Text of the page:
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Review Pages
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1. Overview
2. Walkaround and Interior
3. Driving Impressions
4. Summary, Prices, Specs

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2007 Lexus GX 470 (continued)


Walkaround

The 2007 Lexus GX 470 looks big and brawny. It doesn't seem excessively long on the outside, but it does look tall, especially from the rear, in part because of the vertically oriented tail lamps and other design cues. From the rear it almost looks tippy, which is unfortunate because it's anything but.

The GX 470 shares its basic five-door body shell with the Toyota 4Runner. Unique rear quarters give the Lexus a different visual personality, however. It looks cleaner and more contemporary, a bit more like a tall station wagon compared to the carefully calculated rugged-truck look of the 4Runner. Unique grilles and bumpers distinguish the two vehicles and give them their respective Lexus and Toyota identities, but a more careful examination reveals that they are more alike than different.

Details add visual richness to the GX 470. These include its peaky hood and grille combination, along with its nicely integrated body-colored bumpers, fender flares and side moldings. Massive headlamps and those complex, high-mounted tail lamps define its corners.

2007 Lexus GX 470
Interior Features

The Lexus GX 470 interior is trimmed in rich leather and bird's-eye maple. It's roomy and well finished, with large, comfortable seats and lots of elbow room. The materials are excellent. Tall side windows afford a good view out, making the cabin seem airy.

In this sport-utility vehicle, everything seems to be where it's supposed to be, and everything is clearly labeled. All of the gauges and instruments are large and easy to read, with simple graphics shared by other Lexus products. Switches and controls are large, straightforward, elegantly designed and easy to operate.

The navigation system has been upgraded for 2007. This is the fifth-generation Lexus system, and it includes voice recognition that allows the driver to enter a destination by voice command. The screen now features a high-resolution, 800x480-pixel display in 32,000 colors. Maps and roads are shown with 3-D shadow effects, and the system can even display graphic representations of buildings in selected cities. System functions include multiple route calculation, route preview, simplified highway-junction graphics and a dual-map screen option. Spanish has been added to English and French text-display choices.

The 2007 navigation system integrates Bluetooth wireless technology. When using a compatible phone, Bluetooth allows the driver to transfer phone books to the nav system and make calls through its touch-screen panel or voice commands.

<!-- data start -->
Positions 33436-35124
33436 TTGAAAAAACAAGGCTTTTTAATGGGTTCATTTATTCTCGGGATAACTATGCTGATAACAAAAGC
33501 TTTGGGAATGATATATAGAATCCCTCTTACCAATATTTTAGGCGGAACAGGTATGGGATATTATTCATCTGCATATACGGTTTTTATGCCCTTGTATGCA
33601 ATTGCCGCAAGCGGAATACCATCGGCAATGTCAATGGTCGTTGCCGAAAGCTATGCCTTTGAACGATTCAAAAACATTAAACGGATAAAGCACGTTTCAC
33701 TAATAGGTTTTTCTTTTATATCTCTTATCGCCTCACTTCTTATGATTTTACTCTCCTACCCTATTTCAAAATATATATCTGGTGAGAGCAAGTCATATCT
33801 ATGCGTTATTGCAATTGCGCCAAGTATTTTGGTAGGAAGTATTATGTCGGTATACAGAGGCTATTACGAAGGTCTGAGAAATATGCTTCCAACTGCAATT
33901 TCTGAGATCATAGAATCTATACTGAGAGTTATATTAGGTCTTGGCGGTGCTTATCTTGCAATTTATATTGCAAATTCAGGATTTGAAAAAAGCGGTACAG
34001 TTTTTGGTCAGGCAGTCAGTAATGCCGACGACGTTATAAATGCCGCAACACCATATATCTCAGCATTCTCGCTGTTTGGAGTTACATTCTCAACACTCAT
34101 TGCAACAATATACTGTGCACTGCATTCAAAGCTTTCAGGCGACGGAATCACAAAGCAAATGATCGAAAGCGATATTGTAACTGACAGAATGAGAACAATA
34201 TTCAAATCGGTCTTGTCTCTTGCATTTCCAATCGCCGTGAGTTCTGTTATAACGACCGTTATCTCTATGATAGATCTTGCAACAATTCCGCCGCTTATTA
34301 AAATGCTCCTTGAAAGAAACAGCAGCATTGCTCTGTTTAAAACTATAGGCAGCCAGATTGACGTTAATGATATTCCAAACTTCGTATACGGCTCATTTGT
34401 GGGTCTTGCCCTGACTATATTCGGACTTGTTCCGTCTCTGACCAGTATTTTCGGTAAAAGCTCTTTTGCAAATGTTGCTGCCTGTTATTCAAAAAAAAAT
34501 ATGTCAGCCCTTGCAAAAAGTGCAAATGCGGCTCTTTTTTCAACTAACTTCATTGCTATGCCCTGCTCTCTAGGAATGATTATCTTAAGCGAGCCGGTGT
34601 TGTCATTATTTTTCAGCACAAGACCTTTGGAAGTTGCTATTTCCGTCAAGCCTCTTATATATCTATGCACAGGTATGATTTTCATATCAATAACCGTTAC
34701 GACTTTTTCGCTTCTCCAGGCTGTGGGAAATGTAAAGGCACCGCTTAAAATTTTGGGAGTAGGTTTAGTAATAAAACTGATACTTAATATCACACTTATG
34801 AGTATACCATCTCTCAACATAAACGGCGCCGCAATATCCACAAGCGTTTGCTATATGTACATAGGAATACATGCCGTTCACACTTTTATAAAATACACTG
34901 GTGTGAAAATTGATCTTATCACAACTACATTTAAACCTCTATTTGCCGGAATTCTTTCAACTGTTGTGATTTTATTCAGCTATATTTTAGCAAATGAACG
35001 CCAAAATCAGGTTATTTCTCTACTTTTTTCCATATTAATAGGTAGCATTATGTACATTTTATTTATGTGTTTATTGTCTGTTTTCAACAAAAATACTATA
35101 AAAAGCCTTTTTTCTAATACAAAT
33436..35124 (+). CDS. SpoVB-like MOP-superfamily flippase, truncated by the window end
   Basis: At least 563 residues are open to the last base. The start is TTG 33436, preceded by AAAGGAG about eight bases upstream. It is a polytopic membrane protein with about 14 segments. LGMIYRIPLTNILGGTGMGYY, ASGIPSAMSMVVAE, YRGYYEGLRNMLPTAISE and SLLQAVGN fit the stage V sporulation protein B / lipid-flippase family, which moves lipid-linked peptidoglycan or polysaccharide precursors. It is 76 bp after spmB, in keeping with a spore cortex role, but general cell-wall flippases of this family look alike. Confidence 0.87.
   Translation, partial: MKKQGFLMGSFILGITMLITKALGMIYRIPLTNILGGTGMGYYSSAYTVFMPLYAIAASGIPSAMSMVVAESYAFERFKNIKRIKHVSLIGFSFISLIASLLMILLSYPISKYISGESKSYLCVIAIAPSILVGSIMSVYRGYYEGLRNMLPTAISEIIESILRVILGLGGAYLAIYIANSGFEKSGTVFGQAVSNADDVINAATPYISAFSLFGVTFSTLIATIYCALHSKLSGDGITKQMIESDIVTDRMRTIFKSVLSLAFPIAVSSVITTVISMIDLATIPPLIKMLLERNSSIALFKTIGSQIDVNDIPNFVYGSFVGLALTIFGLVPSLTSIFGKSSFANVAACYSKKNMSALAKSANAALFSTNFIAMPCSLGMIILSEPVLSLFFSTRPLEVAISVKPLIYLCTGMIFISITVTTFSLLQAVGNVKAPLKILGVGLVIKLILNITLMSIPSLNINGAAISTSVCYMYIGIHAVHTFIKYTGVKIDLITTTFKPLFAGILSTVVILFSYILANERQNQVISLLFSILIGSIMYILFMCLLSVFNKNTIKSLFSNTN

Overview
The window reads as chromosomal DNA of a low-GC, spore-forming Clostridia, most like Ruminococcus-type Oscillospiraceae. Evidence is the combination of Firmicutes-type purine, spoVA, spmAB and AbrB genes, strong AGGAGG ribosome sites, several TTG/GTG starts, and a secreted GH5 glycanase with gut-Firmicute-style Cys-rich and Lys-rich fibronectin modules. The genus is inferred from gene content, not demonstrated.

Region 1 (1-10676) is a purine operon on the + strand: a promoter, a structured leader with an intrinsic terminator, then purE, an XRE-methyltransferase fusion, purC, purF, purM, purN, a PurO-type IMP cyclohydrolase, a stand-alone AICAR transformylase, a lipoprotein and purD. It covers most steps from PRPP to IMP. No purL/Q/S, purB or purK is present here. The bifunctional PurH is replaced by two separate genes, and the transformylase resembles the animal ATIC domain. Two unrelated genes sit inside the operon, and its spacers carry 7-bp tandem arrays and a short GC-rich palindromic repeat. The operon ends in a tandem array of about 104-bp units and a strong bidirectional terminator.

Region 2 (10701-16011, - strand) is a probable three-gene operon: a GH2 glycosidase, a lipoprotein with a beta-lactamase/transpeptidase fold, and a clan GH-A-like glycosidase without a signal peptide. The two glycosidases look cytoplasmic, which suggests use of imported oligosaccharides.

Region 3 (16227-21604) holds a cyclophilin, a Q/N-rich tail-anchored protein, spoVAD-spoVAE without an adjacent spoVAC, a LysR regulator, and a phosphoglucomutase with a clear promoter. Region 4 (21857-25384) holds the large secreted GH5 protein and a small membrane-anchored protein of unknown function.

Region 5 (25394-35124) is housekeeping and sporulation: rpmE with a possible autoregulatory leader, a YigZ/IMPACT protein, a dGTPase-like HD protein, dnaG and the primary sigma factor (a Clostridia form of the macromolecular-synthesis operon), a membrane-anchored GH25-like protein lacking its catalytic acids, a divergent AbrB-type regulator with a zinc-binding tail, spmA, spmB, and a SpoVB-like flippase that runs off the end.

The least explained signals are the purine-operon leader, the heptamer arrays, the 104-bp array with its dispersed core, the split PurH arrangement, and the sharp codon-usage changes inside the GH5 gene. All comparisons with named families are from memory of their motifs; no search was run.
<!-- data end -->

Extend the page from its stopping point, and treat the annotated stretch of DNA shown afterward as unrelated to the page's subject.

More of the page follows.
The backup camera displays what's directly behind the GX 470 on the seven-inch navigation screen when reverse is engaged. Beyond helping the driver to avoid backing over obstacles, such as a tricycle left in the driveway, it's also useful when parking in tight spaces.

The standard audio system now includes an auxiliary input jack. The Mark Levinson audio option turns the GX 470 into a concert hall on wheels, with 14 speakers and 240 watts of power. The Panasonic rear-seat entertainment system ranked highest in overall customer satisfaction in a 2005 J.D. Power and Associates study, and it's been upgraded for 2007 with a nine-inch, wide-screen display. The high-resolution screen lowers from the headliner. Front-seat passengers can also watch a DVD with the Mark Levinson audio system, but only when the vehicle is in Park. The video plays on the navigation screen.

The GX is a space-efficient vehicle. The second row bench seat is roomy, comfortable and easy to get into. It splits 60/40 for versatility and folds flat. A family of four with a big dog will feel right at home.

Order the optional third row and the GX 470 can seat eight, sort of. The third row is suitable for children, but it's nearly hopeless for adults. On the positive side, the rear air conditioning included with the third seat allows separate temperature adjustment for third-row kiddies and dogs.

Split 50/50, the third-row seat can be folded up out of the way or removed and stored. What starts as a 13 cubic-foot cargo bay can be expanded in steps to more than 77 cubic feet by folding or removing the lightweight rear seats and then folding the second row as well. At one time we would have said that this is not a lot of cargo space for a mid-size SUV. Now that some leaders in the field have sacrificed efficiency for style, however, the GX 470 doesn't look so bad by comparison. The Mercedes-Benz M-Class offers only 72.4 cubic feet, almost 10 feet less than the previous generation, BMW X5's offers just 62 cubic feet. Unfortunately, the GX 470's cargo door still opens from the left side. It might be great in right-hand-drive Japan, but it's awkward in the U.S., forcing you to walk around it when unloading curbside at the airport.